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Heaven's Reach by David Brin
Published by Bantam
Reviewed by Leigh Kimmel
The Uplift Storm trilogy comes to a thunderous conclusion in this volume, as the protagonists of the previous two volumes leave the planet Jijo for the wider Five Galaxies. However, that does not mean the end of their troubles, for the larger universe is going through catastrophic changes, both social and astronomical. Hyperspatial transfer points are failing all over the Five Galaxies, and the social fabric that enables vastly different species to work together is rapidly crumbling.
It takes a human mathematical genius, born and raised on backward Jijo, to realize that this is all part of a larger cosmological phenomenon that the conservative Galactic civilization has carefully avoided. Similar events have happened in the past not once, but several times, the most recent being the Gronin Collapse. Each time the records were subsequently obscured, the disruptions blamed upon more prosaic causes.
By the time the truth is finally recognized, all the major characters are in positions where there can be no easy way out. Getting out or just getting home may soon be an impossible task, whether one is a sooner born and raised in Jijo's fearful enforced savagery or a techaophilic member of Galactic society. For the humans and dolphins of the starship Streaker, getting home to beleagured Earth will mean successfully negotiating with the mysterious Transcendants, when they have already learned through painful experience that contact with other orders of life can be quite perilous.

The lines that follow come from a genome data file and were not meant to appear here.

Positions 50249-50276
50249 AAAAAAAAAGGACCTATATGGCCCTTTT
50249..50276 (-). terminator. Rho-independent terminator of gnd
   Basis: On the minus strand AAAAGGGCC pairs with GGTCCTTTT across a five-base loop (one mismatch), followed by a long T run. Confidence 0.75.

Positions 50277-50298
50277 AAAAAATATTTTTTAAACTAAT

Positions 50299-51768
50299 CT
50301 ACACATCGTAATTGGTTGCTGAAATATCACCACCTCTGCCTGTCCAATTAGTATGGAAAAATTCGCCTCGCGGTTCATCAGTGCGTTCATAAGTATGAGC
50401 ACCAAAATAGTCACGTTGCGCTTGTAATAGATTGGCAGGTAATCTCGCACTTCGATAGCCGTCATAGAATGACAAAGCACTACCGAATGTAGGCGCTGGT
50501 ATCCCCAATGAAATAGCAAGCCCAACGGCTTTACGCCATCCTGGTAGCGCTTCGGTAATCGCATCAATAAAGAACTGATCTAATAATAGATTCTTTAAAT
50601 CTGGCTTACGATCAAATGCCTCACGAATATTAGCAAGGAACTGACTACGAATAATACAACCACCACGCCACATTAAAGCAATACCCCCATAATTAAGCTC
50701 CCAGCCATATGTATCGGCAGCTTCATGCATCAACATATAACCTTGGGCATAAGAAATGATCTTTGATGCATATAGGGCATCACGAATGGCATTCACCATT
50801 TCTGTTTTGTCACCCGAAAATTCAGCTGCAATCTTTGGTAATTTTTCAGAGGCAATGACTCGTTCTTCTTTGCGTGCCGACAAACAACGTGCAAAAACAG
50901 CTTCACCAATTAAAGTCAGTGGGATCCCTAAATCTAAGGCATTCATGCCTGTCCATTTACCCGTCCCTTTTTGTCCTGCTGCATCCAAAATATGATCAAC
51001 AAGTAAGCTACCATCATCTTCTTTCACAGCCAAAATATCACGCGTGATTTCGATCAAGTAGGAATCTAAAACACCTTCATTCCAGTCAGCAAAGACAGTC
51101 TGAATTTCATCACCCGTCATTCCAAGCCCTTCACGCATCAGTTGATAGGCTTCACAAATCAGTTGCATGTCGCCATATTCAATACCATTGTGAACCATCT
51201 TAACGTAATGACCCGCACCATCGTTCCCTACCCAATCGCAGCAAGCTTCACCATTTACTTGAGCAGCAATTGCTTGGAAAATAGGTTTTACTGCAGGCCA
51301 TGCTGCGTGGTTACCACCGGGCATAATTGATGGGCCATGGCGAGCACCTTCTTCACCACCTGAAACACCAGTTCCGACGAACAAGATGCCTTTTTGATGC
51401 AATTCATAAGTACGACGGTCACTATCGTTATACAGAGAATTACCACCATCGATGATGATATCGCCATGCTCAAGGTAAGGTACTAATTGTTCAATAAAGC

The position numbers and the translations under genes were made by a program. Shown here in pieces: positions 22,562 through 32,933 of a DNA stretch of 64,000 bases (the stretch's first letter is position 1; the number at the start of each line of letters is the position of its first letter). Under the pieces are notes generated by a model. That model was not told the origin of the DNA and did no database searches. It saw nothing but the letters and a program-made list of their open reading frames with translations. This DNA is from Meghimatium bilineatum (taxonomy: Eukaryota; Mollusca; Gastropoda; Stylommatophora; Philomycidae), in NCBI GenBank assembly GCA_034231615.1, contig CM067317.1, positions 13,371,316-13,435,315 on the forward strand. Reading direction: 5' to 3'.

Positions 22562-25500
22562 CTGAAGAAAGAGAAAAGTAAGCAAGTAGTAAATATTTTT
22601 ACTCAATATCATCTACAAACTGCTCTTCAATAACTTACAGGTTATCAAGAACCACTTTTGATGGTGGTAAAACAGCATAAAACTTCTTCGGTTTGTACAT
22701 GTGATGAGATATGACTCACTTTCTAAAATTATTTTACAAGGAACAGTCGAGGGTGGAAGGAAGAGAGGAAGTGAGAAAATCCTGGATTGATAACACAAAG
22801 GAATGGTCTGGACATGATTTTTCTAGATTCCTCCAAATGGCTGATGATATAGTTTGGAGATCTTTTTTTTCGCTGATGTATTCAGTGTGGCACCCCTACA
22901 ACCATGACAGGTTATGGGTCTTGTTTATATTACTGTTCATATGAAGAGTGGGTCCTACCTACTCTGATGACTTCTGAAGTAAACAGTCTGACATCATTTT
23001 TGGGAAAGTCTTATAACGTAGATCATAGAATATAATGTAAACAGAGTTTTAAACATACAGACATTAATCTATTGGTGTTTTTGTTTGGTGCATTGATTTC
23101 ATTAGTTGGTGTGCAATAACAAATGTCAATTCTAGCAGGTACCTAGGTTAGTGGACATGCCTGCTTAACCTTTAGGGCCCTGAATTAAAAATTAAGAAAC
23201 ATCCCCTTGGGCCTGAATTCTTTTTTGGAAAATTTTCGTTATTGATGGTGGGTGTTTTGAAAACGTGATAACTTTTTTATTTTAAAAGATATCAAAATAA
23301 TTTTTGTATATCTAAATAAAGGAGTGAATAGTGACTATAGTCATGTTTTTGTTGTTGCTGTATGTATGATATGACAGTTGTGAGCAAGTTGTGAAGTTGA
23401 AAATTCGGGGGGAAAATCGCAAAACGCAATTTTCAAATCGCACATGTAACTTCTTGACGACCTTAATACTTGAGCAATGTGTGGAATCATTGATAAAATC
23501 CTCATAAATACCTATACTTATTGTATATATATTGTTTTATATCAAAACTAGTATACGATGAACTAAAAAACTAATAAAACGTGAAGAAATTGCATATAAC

David Brin pulled out all the stops in this novel, with mind-boggling creations like the memetic lifeforms of E-space, living ideas that don't need a brain to think them and can wreak strange transformations on more prosaic beings they encounter. But he has also left some threads loose, if not entirely dangling, tantalizing hints of directions in which he may take future novels of the Uplift universe.
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Review posted December 15, 2000
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